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Old Road Trail, NM
mini location map2015-05-24
4 by photographer avatarneilends
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Old Road Trail, NM 
Old Road Trail, NM
Hiking avatar May 24 2015
Hiking6.00 Miles 200 AEG
Hiking6.00 Miles
200 ft AEG
 no routes
1st trip
Linked none no linked trail guides
Partners none no partners
This story illustrates what happens when you wander off into another state that you're unfamiliar with.

First, I meticulously planned, routed, mapped, and prepared for a beautiful alpine hike close to Taos in the Carson National Forest. On the morning of the hike though, the forecast called for thunderstorms, so I decided to abort.

Second, I quickly plotted out a plan B for something close to my Santa Fe rental condo, and headed out, this time to the Santa Fe National Forest. The trailhead elevation was 10,000 feet and I was not thinking straight, though. About 20 minutes into my hike, I ran into two friendly Texans heading back down. "You headed up to Nambe Lake?" they asked. Yep. "In about 10 minutes, you're going to be up to your knees in snow. That's why we turned around. We're from Texas where we seem to have a different definition of 'summer' than Santa Fe does, I guess." I laughed that I had the same problem as an Arizonan, thanked them, and aborted the hike. Gah!!!

I drive back to the condo to sit down and try and plot out a final attempted hike that would make this quick weekend trip worthwhile. By this time it's about 10am and my ambitions of anything more than a 5-6 mile hike were gone. As I googled and web surfed (there is no hikenewmexico dot com; how do people in other states function without this site?), I set my sights on the Bandalier National Monument. It's not too far off, is in the opposite direction of the bad weather, is lower elevation, and features canyon scenery that makes New Mexico (and our great Southwestern region) the beautiful land that it is. I picked out a trail, plotted waypoints on my GPS, downloaded the topo, and off I went.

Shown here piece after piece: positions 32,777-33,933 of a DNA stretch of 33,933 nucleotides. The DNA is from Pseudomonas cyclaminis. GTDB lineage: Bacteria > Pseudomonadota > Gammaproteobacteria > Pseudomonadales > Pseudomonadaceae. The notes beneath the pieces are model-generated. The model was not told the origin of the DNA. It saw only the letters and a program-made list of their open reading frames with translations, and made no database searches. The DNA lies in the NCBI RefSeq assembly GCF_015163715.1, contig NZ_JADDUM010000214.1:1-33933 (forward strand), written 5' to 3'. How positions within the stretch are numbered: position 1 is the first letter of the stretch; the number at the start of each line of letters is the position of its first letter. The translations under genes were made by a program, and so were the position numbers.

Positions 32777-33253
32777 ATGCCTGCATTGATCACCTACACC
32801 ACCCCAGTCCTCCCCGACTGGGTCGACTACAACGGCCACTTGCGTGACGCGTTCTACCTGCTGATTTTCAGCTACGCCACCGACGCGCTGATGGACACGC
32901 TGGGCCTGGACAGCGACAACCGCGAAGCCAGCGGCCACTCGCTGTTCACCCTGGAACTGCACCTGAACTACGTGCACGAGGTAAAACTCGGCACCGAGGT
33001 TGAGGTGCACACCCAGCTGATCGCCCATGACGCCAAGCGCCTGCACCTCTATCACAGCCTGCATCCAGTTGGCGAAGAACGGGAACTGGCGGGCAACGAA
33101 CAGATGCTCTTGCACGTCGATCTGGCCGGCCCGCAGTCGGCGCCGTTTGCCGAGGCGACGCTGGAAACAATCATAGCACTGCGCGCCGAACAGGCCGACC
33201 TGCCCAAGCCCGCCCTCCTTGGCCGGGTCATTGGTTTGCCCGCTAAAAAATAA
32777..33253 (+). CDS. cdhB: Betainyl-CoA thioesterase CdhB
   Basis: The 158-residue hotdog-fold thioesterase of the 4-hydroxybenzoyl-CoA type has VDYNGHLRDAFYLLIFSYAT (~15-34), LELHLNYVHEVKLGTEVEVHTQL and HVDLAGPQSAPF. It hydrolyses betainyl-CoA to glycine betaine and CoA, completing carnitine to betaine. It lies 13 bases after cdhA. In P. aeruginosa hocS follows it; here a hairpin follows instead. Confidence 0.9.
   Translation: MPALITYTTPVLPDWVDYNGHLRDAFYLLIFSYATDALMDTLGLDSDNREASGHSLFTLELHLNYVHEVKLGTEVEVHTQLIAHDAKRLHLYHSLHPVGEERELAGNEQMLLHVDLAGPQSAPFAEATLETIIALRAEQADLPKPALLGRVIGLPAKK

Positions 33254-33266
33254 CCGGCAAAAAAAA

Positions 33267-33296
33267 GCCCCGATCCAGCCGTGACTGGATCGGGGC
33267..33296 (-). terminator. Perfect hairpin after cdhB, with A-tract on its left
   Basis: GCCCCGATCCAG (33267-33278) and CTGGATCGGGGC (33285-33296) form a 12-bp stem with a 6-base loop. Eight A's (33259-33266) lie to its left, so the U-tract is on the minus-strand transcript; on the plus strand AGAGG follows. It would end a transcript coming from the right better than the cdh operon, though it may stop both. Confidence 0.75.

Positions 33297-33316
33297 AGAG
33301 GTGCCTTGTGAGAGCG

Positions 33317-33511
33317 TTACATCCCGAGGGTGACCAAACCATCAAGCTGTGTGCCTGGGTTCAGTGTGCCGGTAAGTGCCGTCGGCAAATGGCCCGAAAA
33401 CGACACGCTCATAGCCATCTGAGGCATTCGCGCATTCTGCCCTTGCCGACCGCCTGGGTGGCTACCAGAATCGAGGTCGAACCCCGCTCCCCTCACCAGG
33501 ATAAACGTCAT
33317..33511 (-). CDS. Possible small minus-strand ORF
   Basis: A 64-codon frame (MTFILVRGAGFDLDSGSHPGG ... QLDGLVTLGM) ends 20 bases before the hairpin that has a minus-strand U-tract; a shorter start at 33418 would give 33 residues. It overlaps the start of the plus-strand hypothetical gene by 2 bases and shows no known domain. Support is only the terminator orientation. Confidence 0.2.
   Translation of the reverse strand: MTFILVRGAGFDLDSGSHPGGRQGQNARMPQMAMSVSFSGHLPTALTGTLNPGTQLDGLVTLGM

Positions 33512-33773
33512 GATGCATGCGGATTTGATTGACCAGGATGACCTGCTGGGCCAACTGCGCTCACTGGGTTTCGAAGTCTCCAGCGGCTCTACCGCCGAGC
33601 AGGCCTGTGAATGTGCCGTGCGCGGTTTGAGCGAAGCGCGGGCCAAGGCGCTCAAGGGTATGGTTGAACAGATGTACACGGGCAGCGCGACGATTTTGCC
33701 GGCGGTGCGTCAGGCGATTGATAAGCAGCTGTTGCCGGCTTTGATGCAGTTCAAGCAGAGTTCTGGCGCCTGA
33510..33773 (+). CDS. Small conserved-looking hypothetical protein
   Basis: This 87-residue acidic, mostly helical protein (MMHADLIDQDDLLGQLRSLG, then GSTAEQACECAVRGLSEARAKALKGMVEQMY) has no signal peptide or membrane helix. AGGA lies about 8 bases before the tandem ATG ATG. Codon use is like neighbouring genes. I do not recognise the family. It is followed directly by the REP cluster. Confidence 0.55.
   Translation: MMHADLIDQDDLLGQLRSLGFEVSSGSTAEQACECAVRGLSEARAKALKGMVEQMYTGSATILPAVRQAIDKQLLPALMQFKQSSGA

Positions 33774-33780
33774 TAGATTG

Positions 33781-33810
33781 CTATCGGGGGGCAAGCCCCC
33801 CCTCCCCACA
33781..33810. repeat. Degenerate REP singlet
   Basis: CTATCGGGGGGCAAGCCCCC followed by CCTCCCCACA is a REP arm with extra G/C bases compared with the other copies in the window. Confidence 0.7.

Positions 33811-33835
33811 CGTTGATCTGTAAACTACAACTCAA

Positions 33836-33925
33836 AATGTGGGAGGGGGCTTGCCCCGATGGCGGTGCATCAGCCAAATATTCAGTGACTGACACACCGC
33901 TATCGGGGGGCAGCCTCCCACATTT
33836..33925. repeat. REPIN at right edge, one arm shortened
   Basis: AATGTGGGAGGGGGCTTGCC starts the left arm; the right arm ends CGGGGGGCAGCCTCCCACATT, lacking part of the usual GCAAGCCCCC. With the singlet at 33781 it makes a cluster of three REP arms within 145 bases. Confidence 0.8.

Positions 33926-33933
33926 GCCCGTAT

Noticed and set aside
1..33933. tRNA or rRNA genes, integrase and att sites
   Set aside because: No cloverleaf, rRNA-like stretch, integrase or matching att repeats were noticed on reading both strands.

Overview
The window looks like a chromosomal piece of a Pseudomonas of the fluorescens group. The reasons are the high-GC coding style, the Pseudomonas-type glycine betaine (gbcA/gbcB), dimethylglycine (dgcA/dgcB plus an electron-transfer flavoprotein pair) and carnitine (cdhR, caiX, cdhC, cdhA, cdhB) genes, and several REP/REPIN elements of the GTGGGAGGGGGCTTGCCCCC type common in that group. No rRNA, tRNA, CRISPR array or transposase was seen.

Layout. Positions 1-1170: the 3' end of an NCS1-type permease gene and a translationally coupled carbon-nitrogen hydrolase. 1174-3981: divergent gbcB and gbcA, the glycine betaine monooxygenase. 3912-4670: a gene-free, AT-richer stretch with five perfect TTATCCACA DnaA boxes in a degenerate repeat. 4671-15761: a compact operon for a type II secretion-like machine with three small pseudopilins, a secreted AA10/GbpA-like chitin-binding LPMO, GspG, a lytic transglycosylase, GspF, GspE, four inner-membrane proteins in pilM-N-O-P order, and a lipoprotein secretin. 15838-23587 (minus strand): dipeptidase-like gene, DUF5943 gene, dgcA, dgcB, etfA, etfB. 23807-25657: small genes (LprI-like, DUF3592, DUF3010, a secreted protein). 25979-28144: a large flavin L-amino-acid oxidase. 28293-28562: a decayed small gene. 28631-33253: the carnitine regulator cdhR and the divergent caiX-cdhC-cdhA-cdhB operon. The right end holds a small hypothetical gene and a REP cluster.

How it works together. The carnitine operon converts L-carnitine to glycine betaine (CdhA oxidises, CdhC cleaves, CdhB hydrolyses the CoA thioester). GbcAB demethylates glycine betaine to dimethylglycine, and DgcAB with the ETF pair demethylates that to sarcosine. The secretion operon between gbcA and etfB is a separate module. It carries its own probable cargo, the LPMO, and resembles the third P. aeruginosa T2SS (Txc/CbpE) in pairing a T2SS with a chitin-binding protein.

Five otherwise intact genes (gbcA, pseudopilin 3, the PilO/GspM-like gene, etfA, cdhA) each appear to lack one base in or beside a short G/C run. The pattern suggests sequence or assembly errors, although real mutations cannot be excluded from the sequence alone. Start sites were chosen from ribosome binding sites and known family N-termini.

Upon arriving at Bandalier, my novice status as a dog-owner shone through as I stared at an obvious, well-planted sign stating, "No Pets Permitted Beyond This Point." I stared at the sign for a good 10 minutes while internally venting and raging at a federal regulation that was probably debated and studied several decades ago. After calming down, I headed back to my jeep feeling totally defeated. Until my fortunes changed: I spotted a friendly dude wearing a U.S. Park Service uniform who was greeting newcomers into the parking lot. Trixie and I walked up to him and I told him that I'd failed at 3 hikes in the day so far, with the current failure being my ignorance of the anti-dog rule in this national monument.

This park ranger saved the day. He explained that the monument is actually surrounded by Department of Energy land, owned by the Los Alamos National Laboratory. The DOE, it turns out, has beautiful trails throughout its vast wilderness that surrounds the land, which are all public, free for use by hikers, and dog-friendly. Even better, no tourists pay attention to them so they are serene, isolated, and untouched except by folks like him. He told me the exact mile markers to use for two of his favorite trails and how to find them.

I followed his advice, and this turned out to be one of the most magnificent hikes I've experienced in a while even though it was only about 1.5 miles one way (I could have extended it further but did not feel up to it). Trixie and I hiked from a simple but clearly marked trailhead off the main road out to the edge of the giant mesa on which we all were. The views at the edge of the mesa were outstanding, and included glimpses of the Rio Grande in the distance. For me, the sign of any good trail or hike is my desire to sit down and then simply be unable to head back home. That's what happened. I was mesmerized by the view, by the beauty of New Mexico's canyons, and by the solitude. We did not see a single other hiker on this trail, on a Memorial Day weekend Sunday.

Thanks, park ranger, for saving the weekend.

GPS coords for this trip log are of the trailhead, which is marked by a Los Alamos Laboratory sign that contains an excellent map. I'm marking the trip log as 6 miles of hiking rather than the 3 for this hike, to account for the portions of the failed hikes I attempted that day.
"Facts are stubborn things; and whatever may be our wishes, our inclinations, or the dictates of our passions, they cannot alter the state of facts and evidence." --John Adams
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